First off, this Saturday, at Scape, you can catch Astroninja, Allura, A Vacant Affair, Plainsunset & Vertical Rush. Then the live taping of the show on 27 January 2009. 8.30pm every Tuesday with the first show to feature Great Spy Experiment, Electrico and Ling, amongst others.

Check out Live n Loaded’s web page.

…and there’s more…



2009 begins tonight, boys and girls!

My first gig of the year will be a solo affair, armed only with my guitar. Not entirely true actually, as there will be a little surprise for those of you at the esplanade concourse tonight for the 2nd set at 8.15pm.

Also, my talented Noise apprentices Rachael Teo and Nick Tan will be opening each night’s set with a original song of their own. These kids are gifted singer-songwriters and you can expect to hear much more of them in the months to come. 

I will be singing a few of the usual suspects and many songs that I’ve never ever played live before. I’m blessed to still have an audience even after all these years and for this, I am thankful. So hope to see all you kind folk tonight or tomorrow night and please do come up and say hello…

… and there’s more …


Supporting Spurs is sometimes oh so predictable. In the dying minutes of the match against Wigan, Spurs gave away a pointless corner and at the pit of my stomach, I knew a goal was coming. And when the ball inevitably hit the back of the net from Maynor Figueroa’s free header, millions (thousands?) of Spurs fans around the world screamed in unison – “I knew it!”

But really, Spurs deserved nothing from the game and this time the manager and the players shared the blame equally. It wasn’t so long ago that Spurs fans were taunting Juande Ramos with derisory “You don’t know what you’re doing?” chants (at Portsmouth, ironically). This time it seemed Harry Redknapp had lost the plot. Gambling with a 3-5-2 (or was it actually 5-3-2 or maybe a mutant 4-4-2?) with Ledley King in midfield, the opening minutes seemed to catch Wigan a little confused with Spurs formation but at the 20 minute mark, Wigan had sussed out Redknapp game plan and Spurs never got a whiff of Wigan’s goal again. 

Redknapp seemed to compound matters by replacing Pavlyuchenko and Modric with Bent and Lennon respectively (to little impact), deciding to leave the visibly injured Gomes on the pitch (he was static  at the deciding corner) and having to bring on the clueless Jenas (who was caught out by Figueroa for the goal) for the combative but concussed Dawson. Which all meant a toothless 4-4-2 by the end.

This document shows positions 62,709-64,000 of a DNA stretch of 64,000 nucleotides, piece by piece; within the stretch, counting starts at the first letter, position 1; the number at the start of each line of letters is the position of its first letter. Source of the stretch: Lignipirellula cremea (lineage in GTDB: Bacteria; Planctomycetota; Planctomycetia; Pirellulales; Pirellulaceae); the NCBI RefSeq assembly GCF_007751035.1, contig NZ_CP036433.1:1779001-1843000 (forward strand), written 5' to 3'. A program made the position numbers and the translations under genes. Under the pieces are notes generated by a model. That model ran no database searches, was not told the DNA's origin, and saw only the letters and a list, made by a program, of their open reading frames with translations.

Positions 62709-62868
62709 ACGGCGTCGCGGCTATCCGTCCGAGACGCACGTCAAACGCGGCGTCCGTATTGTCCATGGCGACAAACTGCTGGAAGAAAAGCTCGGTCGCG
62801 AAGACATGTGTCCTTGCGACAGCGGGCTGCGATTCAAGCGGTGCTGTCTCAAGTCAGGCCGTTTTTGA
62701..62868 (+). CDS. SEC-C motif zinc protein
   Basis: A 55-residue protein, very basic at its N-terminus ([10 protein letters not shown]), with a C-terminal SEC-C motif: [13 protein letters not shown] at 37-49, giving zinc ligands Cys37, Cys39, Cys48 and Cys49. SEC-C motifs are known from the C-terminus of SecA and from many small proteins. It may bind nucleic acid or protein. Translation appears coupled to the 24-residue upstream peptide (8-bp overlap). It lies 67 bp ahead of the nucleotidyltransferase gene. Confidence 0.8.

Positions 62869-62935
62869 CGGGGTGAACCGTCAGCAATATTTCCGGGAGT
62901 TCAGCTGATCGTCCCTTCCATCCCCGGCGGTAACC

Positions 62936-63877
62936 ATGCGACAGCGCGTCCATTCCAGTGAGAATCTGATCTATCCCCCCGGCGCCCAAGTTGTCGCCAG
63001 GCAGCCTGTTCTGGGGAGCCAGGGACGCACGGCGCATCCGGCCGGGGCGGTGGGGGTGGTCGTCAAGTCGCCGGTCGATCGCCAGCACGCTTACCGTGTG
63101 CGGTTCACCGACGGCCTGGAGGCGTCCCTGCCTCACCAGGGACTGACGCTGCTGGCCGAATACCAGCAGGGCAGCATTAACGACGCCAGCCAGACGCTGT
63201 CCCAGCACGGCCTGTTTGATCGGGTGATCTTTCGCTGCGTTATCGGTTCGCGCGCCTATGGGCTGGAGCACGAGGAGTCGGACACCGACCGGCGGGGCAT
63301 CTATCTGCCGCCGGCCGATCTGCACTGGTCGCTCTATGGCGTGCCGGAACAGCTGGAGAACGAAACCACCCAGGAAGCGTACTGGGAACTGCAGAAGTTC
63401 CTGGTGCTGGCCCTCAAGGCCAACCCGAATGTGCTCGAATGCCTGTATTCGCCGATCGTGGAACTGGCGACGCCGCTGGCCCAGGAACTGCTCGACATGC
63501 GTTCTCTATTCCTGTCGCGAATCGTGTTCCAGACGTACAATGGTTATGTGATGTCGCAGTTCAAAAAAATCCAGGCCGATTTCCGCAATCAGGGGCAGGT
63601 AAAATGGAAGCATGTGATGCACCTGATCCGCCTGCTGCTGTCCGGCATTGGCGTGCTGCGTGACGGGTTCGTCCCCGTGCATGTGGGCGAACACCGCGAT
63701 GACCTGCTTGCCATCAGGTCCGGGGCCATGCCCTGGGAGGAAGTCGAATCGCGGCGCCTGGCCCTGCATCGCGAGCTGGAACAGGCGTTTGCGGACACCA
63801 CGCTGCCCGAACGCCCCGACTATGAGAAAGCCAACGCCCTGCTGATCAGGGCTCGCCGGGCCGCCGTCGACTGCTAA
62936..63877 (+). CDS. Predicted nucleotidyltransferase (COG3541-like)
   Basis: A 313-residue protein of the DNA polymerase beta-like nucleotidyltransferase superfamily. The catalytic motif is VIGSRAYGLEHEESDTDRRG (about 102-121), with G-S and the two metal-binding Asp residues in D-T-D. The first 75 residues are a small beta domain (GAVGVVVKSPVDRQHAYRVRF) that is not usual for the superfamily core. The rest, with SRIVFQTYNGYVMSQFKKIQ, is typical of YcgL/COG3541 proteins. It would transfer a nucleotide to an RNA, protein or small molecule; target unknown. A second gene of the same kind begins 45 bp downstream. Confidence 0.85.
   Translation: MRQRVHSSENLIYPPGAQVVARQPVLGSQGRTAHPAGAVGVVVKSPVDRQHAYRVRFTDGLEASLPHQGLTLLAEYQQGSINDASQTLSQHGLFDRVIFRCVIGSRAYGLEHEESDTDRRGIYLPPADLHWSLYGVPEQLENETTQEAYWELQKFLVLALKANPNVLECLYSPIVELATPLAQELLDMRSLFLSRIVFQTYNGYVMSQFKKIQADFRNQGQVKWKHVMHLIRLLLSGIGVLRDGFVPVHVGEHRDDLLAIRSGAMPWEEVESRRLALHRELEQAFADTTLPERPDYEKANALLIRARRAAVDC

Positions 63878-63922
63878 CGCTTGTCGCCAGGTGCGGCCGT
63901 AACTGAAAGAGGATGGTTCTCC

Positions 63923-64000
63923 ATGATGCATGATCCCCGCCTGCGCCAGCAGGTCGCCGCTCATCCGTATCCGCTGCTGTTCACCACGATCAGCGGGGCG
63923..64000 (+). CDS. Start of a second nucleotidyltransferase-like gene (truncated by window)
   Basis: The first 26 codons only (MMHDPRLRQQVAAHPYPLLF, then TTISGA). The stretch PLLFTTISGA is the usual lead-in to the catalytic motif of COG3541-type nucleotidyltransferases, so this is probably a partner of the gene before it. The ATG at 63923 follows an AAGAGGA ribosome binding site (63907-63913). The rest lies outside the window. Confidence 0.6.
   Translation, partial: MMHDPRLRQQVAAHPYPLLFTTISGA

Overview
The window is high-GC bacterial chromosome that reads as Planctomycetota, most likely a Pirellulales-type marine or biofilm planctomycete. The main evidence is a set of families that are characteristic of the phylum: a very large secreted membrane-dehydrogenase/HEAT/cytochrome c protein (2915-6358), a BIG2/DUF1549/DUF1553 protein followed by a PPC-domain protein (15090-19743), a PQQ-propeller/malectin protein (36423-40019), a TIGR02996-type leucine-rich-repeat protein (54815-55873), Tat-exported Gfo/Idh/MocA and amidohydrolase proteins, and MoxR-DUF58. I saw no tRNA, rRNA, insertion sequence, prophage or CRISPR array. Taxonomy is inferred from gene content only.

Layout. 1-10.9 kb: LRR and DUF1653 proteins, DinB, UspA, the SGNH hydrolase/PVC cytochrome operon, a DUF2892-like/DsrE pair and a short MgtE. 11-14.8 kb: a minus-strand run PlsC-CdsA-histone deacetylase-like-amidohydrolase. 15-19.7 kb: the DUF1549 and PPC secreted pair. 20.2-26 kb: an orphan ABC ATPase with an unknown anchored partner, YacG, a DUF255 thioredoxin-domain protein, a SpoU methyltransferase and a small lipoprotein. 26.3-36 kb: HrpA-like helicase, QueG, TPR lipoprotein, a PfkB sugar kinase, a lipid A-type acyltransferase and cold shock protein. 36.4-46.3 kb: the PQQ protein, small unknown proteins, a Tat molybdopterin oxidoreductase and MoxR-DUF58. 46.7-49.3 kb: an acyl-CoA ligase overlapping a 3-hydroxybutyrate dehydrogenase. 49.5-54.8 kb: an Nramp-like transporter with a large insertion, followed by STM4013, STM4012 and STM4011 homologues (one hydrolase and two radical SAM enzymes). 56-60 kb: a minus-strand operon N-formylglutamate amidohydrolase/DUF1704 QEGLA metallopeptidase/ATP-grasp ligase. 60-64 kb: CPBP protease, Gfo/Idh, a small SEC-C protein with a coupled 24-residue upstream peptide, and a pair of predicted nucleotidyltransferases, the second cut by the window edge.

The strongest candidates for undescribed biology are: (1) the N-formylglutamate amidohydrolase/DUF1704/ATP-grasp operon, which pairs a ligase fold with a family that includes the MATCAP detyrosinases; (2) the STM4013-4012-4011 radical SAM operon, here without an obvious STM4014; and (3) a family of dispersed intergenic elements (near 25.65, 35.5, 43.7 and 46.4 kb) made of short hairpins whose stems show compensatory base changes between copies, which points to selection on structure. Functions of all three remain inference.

In the post-match interview, ‘arry laid angrily into his players but surely he was equally at fault with his team selection. With the news that Jenas has been stripped of his vice-captaincy, all is not rosy at White Hart Lane now. The next three Premiership games – against Portsmouth, Stoke & Bolton – are absolutely crucial to Spurs immediate future…surely, Spurs are too good to go down, aren’t they?

Aren’t they?


“My name is Harvey Milk and I’m here to recruit you.”

Milk is director Gus van Sant’s telling of the final eight years of the life of San Francisco’s first openly gay City Supervisor Harvey Milk who was voted into public office.  

Milk was later gunned down by a disgruntled ex-fellow Supervisor Dan White less than a year after taking office.  

The film stars Sean Penn in the title role of Milk.  Shedding the audiences’ perception of his tough bad boy image, Penn channels one of his career’s finest and most nuanced moments of a gay man cum activist.  Penn not only succeeds in nailing the physical aspects and gestures of Milk, but also delivers Milk’s political ideals and passion as well as Milk’s playfulness and affection towards his lovers.  Penn is a hot favourite for a Best Actor nomination at this year’s Oscars.  

The film opens in New York with a closeted Milk (about to turn forty) meeting his long-time love Scott Smith, played with heart-breaking tenderness by James Franco who tries his best to support Milk in the latter’s political endeavours.  Smith and Milk move interstate from New York to San Francisco in search of a change.  

There Milk begins to campaign and crusade for gay rights at a time when religious fervour and the worry of the disintegration of the family begin to threaten the rights of homosexuals in the form of the Briggs Initiative or Proposition Six to which Milk successfully campaigned against.  

Josh Brolin is superb and tragic as an embittered White whose perfect world and everything he believes is sent crumbling by Milk.  Emile Hirsch is tart and brilliant as Milk’s protégé Cleve Jones.